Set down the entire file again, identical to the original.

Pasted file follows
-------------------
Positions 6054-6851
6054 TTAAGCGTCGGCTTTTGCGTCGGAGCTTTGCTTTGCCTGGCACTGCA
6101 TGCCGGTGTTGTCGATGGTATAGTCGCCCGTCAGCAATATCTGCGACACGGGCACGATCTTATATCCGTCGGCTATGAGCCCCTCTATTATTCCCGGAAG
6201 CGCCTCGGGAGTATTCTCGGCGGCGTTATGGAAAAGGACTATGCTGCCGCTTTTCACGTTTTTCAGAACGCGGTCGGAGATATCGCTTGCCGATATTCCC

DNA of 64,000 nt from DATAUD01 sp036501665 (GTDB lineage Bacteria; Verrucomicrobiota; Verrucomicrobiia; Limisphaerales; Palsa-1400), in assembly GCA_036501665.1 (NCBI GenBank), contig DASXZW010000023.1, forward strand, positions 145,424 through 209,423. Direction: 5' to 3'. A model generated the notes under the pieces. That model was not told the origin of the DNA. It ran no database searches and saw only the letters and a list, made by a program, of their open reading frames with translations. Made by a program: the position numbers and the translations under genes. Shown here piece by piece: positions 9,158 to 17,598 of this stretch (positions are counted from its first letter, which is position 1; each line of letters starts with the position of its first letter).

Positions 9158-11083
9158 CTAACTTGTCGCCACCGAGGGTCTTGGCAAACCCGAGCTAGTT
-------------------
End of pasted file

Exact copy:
Positions 6054-6851
6054 TTAAGCGTCGGCTTTTGCGTCGGAGCTTTGCTTTGCCTGGCACTGCA
6101 TGCCGGTGTTGTCGATGGTATAGTCGCCCGTCAGCAATATCTGCGACACGGGCACGATCTTATATCCGTCGGCTATGAGCCCCTCTATTATTCCCGGAAG
6201 CGCCTCGGGAGTATTCTCGGCGGCGTTATGGAAAAGGACTATGCTGCCGCTTTTCACGTTTTTCAGAACGCGGTCGGAGATATCGCTTGCCGATATTCCC

DNA of 64,000 nt from DATAUD01 sp036501665 (GTDB lineage Bacteria; Verrucomicrobiota; Verrucomicrobiia; Limisphaerales; Palsa-1400), in assembly GCA_036501665.1 (NCBI GenBank), contig DASXZW010000023.1, forward strand, positions 145,424 through 209,423. Direction: 5' to 3'. A model generated the notes under the pieces. That model was not told the origin of the DNA. It ran no database searches and saw only the letters and a list, made by a program, of their open reading frames with translations. Made by a program: the position numbers and the translations under genes. Shown here piece by piece: positions 9,158 to 17,598 of this stretch (positions are counted from its first letter, which is position 1; each line of letters starts with the position of its first letter).

Positions 9158-11083
9158 CTAACTTGTCGCCACCGAGGGTCTTGGCAAACCCGAGCTAGTT